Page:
Can DeSantis replace him? Dozens of commentators have pointed out his weaknesses. He’s already made several blunders trying to steal Trump’s thunder: He backtracked on his support for Ukraine in the war there, which he called a “border dispute”. He then said he would not honor any attempt to extradite Trump from Florida, despite the fact that he is Constitutionally obligated to honor such an attempt if it had become necessary. Also, his hard core opposition to abortion rights was proven once again (in Wisconsin) to be an election loser. My mother used to define “chutzpa” as “the man who killed his mother and father for inheritance money and then pleaded for mercy on the grounds that he was an orphan.” Trump has it. DeSantis doesn’t. Trump can bluster his way around any lie or contradiction. DeSantis can’t. Democrats must be licking their chops waiting for DeSantis, should he become the nominee.
There are still all sorts of destabilizing factors, though.
First are the other criminal charges that will likely be filed against Trump. These are the ones in Georgia for attempts to overturn the election and possible federal charges for both January 6 and Trump’s absconding with the classified documents. The latter would also include obstruction of justice, since Trump clearly was involved in trying to evade a subpoena to turn over all such documents. It’s hard to see how any one of these cannot affect the 2024 election campaign. How can hearings possibly not disrupt Trump’s campaign, for example? And what would happen if he is elected while the trials are still going on or even after he was scheduled to take office again? None of this is impossible since the next hearing on the New York charges is not scheduled until December, and Trump is famous for delaying legal cases against him. In fact, it seems likely. At this point, it also seems very possible that he will win the Republican nomination.
Trump’s election chances
Does Trump stand a chance of getting elected again?
At this point, it seems likely that Biden would defeat him, assuming that Biden is the Democratic nominee (which seems likely but not certain). But Biden’s ratings are extremely low right now, and if the economy tanks before the election his ratings will sink even lower.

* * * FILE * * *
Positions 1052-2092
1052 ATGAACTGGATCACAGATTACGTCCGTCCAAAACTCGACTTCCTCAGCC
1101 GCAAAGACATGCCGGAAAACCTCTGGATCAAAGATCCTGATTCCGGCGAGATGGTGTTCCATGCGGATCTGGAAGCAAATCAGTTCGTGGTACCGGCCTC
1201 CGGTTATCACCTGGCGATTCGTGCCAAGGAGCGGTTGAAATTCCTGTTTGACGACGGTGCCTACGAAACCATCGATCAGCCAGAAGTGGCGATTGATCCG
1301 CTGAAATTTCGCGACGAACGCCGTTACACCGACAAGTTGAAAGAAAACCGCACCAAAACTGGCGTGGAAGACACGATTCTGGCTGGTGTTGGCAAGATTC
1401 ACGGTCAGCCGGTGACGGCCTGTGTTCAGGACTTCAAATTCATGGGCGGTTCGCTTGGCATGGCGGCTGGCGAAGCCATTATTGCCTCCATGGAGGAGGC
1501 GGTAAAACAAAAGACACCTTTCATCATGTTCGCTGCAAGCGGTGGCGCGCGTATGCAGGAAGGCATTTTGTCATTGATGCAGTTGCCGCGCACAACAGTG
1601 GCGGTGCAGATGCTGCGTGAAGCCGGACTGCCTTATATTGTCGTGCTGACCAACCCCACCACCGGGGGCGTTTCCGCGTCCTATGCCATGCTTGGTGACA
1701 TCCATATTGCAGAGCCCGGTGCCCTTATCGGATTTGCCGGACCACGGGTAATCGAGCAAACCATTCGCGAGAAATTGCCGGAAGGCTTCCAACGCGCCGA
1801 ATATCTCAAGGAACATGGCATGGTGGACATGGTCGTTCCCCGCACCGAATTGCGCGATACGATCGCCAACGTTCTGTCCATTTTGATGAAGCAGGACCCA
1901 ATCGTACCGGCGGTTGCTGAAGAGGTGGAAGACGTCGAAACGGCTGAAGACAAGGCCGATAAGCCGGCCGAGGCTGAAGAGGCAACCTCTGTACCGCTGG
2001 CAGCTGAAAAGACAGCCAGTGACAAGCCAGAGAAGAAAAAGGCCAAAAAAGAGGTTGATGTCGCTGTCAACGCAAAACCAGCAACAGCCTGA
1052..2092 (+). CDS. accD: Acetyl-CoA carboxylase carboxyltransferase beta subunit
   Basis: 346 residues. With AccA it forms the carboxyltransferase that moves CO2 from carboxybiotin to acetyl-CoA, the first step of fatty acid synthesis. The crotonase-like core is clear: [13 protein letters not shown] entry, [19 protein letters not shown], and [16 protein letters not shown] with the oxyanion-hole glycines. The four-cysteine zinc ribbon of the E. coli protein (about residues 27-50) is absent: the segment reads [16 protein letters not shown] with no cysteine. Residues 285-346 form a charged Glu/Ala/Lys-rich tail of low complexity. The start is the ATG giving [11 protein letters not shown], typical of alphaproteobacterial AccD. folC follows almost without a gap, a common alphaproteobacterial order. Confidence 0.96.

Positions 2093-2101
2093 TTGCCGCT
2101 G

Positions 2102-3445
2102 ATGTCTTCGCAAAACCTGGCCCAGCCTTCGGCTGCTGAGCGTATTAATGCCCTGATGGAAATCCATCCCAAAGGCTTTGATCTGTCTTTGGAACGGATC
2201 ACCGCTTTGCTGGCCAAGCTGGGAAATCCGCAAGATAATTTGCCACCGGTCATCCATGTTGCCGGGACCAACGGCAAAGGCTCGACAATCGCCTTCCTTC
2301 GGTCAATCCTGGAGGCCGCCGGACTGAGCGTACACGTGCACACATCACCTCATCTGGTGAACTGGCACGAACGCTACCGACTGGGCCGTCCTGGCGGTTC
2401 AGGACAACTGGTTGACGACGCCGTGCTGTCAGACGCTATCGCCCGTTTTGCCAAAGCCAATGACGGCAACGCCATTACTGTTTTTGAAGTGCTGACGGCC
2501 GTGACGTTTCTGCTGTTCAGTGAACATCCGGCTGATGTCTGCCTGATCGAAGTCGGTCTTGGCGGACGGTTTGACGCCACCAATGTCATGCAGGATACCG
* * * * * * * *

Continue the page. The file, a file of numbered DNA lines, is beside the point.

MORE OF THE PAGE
“No Labels” Candidate
There is also a wild card: The possibility of a conservative third major candidate. Two days before Trump’s arraignment (April 2), the Washington Post reported on this possibility.The effort is apparently being spearheaded by right wing former Democratic senator turned independent, Joe Lieberman. He is joined by former North Carolina governor Pat McCrory, a Republican who just lost a Senate bid in the face of Trump opposition; former director of national intelligence Dennis Blair; and Benjamin Chavis Jr., a former executive director of the NAACP (!). Joe Manchin and former Republican governor of Maryland Larry Hogan may join them. According to the Post, they have already raised $70 million and they are now moving to get a candidate on the ballot in all or nearly all 50 states. If they succeed, and if they run a candidate, nobody knows if this will help the Democrats or the Republicans. It’s also possible that they may run candidates for the Senate.
In part, the effort is intended to push Biden and the Democrats further to the right. The effect will be something similar to the effect of the ultra MAGAists on Trump. Biden will be inclined to be conciliatory to them. But this will further alienate his most reliable voters, who are black women and younger voters.
It’s possible that their efforts could result in neither party having a majority in the senate, and although it seems unlikely, it can’t be ruled out that a “No Label” candidate could even win the presidency. Or the entire presidential election could be deadlocked and thrown to the House of Representatives to decide.
To return to the role of the hard-core MAGAists: the more they feel isolated, it seems the more that some of them may turn to acts of domestic terrorism. Some already have with their attacks on power substations.
In sum, we have an election campaign that seems almost certain to be unlike any other since before the US Civil War. What could be more appropriate to a US capitalist political crisis that is greater than any time since that period?
Meanwhile, the US labor leadership is silent.